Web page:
Researchers at Cardiff University in the UK have discovered an extraordinary ‘living drug’ in the bloodwork of a late-stage cancer survivor. A year after receiving “the biggest development in cancer therapy” in more than 50 years, this patient’s body was still protected by a fleet of souped-up killer immune cells known as T-cells. These special T-cells may be much better at recognizing and attacking tumors than average T-cells and could even take down multiple different types of cancer from various angles at once.
Cardiff University biologist Andy Sewell explains that their findings were surprising because nobody knew that individual T-cells could recognize cancer cells via several different cancer-associated proteins simultaneously. The researchers wanted to know how some patients with end-stage cancer who had been treated with [tumor-infiltrating lymphocyte] therapy successfully cleared their cancer, so they went hunting for answers.
In the last decade or so, tumor-infiltrating lymphocyte (TIL) therapy has emerged as a powerful new way to possibly eradicate late-stage tumors. TIL therapy involves taking a patient’s own white blood cells directly from their tumor and growing and artificially enhancing them to better attack cancer. In clinical trials, the therapy seems to work more than 80 percent of the time.
“There are reasons to be optimistic, there are reasons to be pessimistic, said researcher Stanley Riddell, of the Fred Hutchinson Cancer Research Center in Washington state. He added that the researchers believe that lowering the dose of T-cells can reduce the risk of side-effects. “These are in patients that have failed everything. Most of the patients in our trial would be projected to have two to five months to live.”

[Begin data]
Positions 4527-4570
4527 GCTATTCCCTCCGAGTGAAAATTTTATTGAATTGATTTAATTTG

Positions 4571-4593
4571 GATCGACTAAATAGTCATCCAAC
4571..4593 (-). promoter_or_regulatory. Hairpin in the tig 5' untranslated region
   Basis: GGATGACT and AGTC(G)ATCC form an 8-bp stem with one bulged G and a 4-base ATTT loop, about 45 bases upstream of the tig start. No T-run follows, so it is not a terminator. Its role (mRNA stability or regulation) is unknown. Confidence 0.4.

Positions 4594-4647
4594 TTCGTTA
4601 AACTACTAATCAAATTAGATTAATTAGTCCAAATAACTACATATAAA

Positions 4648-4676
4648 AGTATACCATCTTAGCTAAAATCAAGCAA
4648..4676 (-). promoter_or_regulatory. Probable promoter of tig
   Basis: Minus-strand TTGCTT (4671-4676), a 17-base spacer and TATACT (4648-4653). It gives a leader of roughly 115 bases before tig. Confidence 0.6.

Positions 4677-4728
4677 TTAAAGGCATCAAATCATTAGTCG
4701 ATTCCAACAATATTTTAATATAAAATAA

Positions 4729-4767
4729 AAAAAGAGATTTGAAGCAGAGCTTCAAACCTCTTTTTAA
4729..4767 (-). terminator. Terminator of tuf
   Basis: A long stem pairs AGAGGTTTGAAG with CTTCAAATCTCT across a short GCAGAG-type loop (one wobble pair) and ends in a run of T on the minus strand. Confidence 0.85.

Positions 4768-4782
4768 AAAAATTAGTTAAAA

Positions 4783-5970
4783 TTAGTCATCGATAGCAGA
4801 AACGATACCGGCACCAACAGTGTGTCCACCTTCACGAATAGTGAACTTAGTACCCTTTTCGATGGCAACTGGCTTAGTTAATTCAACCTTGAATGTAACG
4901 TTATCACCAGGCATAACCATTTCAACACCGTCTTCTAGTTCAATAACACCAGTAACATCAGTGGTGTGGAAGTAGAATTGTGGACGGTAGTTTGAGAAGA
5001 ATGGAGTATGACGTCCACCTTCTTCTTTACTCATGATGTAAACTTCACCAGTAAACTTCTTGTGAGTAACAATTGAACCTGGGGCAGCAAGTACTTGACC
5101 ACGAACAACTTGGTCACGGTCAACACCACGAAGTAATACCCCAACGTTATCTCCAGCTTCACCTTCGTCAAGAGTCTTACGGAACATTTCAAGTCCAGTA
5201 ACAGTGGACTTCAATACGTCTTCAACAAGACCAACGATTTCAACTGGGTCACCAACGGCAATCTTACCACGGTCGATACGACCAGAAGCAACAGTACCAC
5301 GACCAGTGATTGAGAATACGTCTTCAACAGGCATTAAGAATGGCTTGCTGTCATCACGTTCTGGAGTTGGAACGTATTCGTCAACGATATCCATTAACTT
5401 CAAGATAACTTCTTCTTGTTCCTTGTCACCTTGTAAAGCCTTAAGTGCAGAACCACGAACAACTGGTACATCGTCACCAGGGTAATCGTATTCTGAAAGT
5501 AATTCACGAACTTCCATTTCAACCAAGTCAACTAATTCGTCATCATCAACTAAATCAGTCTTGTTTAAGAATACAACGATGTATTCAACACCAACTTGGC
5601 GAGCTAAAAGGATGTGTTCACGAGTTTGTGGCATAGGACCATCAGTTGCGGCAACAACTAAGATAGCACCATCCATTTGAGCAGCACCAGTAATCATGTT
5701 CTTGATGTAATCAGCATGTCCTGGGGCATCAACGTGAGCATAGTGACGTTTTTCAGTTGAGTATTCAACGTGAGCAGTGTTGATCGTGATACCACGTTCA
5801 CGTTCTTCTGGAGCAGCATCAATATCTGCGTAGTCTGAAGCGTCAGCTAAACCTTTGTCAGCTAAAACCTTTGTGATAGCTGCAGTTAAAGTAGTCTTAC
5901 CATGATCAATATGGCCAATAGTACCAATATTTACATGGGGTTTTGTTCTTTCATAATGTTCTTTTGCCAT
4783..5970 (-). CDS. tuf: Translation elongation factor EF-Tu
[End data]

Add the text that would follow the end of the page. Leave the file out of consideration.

Despite the incredible results of tumor-infiltrating lymphocyte (TIL) therapy, scientists still don’t know how the therapy works on a cellular level. Researchers at Cardiff University have been trying to figure that out for years and have now had a breakthrough.
When examining the results of phase I and II clinical trials, in which 31 patients with malignant melanoma received TIL therapy, researchers found those who successfully cleared their cancer still showed strong T-cell responses more than a year later. The T-cells from one of these patients were remarkably ‘multi-pronged’, showing the potential to respond to most types of cancer, not just melanoma.
Cardiff University biologist Andy Sewell says, “Importantly, we have seen large numbers of multi-pronged T-cells in the blood of cancer survivors. To date, we have not found such multi-pronged T-cells in people where cancer progresses.” Sewell and his colleagues must now carefully watch these multi-pronged T-cells attack cancer in the lab to confirm whether these immune cells are responsible for the great outcomes of TIL therapy.
One of the lead authors, Cardiff University immunologist Garry Dolton says, “[W]e hope to investigate whether engineered multi-pronged T-cells can be used to treat a wide range of cancers in a similar way to how engineered CAR-T cells are now used to treat some types of leukemia.”
CAR-T cells are chimeric antigen receptor T-cell therapies and are already approved as a treatment for blood cancer by the US Food and Drug Advisory. CAR-T therapy differs slightly from TIL therapy because it reprograms specific T-cells to target certain parts of a cancer cell. Because TIL T-cells come straight from a solid tumor, they are more diverse, and scientists don’t need to fiddle with their attack mechanisms nearly as much. Perhaps this is what makes them so effective against so many types of cancer.
Newly Discovered T-Cells Could Rid Late-Stage Cancer Patients of Tumors – Science Alert
Study of Penn Patients with Decade-Long Leukemia Remissions after CAR T Cell Therapy Reveals New Details About Persistence of Personalized “Living Drug” Cells – Penn Medicine News
Superior T-cell discovered in cancer survivors – Cardiff University News
Targeting of multiple tumor-associated antigens by individual T cell receptors during successful cancer immunotherapy – Cell
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